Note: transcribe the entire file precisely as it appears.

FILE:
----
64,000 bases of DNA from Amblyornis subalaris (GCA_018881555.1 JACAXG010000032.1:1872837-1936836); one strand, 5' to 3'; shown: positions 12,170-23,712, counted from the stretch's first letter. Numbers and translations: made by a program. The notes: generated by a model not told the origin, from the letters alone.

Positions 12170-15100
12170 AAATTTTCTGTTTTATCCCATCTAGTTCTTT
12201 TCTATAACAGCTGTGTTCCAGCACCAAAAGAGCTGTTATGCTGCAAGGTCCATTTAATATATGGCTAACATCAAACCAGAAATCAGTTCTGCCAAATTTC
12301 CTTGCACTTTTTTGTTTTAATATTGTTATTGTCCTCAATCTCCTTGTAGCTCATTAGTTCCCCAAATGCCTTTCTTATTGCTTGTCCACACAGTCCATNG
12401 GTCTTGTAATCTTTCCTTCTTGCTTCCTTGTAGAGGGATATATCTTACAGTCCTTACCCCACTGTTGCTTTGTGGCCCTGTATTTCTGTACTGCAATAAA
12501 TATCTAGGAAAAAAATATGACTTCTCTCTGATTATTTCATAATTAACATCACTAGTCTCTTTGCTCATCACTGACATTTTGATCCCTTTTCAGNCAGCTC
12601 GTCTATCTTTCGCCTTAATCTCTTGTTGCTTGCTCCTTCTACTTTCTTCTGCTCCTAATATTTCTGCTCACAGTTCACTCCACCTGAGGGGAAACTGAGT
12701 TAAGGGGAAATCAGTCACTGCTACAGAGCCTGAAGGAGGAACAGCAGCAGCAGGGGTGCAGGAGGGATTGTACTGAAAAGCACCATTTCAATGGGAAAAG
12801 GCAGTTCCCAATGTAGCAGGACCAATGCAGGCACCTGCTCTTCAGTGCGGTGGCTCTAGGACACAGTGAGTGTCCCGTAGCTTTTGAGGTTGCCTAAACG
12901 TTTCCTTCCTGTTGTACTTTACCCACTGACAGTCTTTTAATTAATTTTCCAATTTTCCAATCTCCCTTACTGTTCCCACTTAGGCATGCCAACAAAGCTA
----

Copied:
64,000 bases of DNA from Amblyornis subalaris (GCA_018881555.1 JACAXG010000032.1:1872837-1936836); one strand, 5' to 3'; shown: positions 12,170-23,712, counted from the stretch's first letter. Numbers and translations: made by a program. The notes: generated by a model not told the origin, from the letters alone.

Positions 12170-15100
12170 AAATTTTCTGTTTTATCCCATCTAGTTCTTT
12201 TCTATAACAGCTGTGTTCCAGCACCAAAAGAGCTGTTATGCTGCAAGGTCCATTTAATATATGGCTAACATCAAACCAGAAATCAGTTCTGCCAAATTTC
12301 CTTGCACTTTTTTGTTTTAATATTGTTATTGTCCTCAATCTCCTTGTAGCTCATTAGTTCCCCAAATGCCTTTCTTATTGCTTGTCCACACAGTCCATNG
12401 GTCTTGTAATCTTTCCTTCTTGCTTCCTTGTAGAGGGATATATCTTACAGTCCTTACCCCACTGTTGCTTTGTGGCCCTGTATTTCTGTACTGCAATAAA
12501 TATCTAGGAAAAAAATATGACTTCTCTCTGATTATTTCATAATTAACATCACTAGTCTCTTTGCTCATCACTGACATTTTGATCCCTTTTCAGNCAGCTC
12601 GTCTATCTTTCGCCTTAATCTCTTGTTGCTTGCTCCTTCTACTTTCTTCTGCTCCTAATATTTCTGCTCACAGTTCACTCCACCTGAGGGGAAACTGAGT
12701 TAAGGGGAAATCAGTCACTGCTACAGAGCCTGAAGGAGGAACAGCAGCAGCAGGGGTGCAGGAGGGATTGTACTGAAAAGCACCATTTCAATGGGAAAAG
12801 GCAGTTCCCAATGTAGCAGGACCAATGCAGGCACCTGCTCTTCAGTGCGGTGGCTCTAGGACACAGTGAGTGTCCCGTAGCTTTTGAGGTTGCCTAAACG
12901 TTTCCTTCCTGTTGTACTTTACCCACTGACAGTCTTTTAATTAATTTTCCAATTTTCCAATCTCCCTTACTGTTCCCACTTAGGCATGCCAACAAAGCTA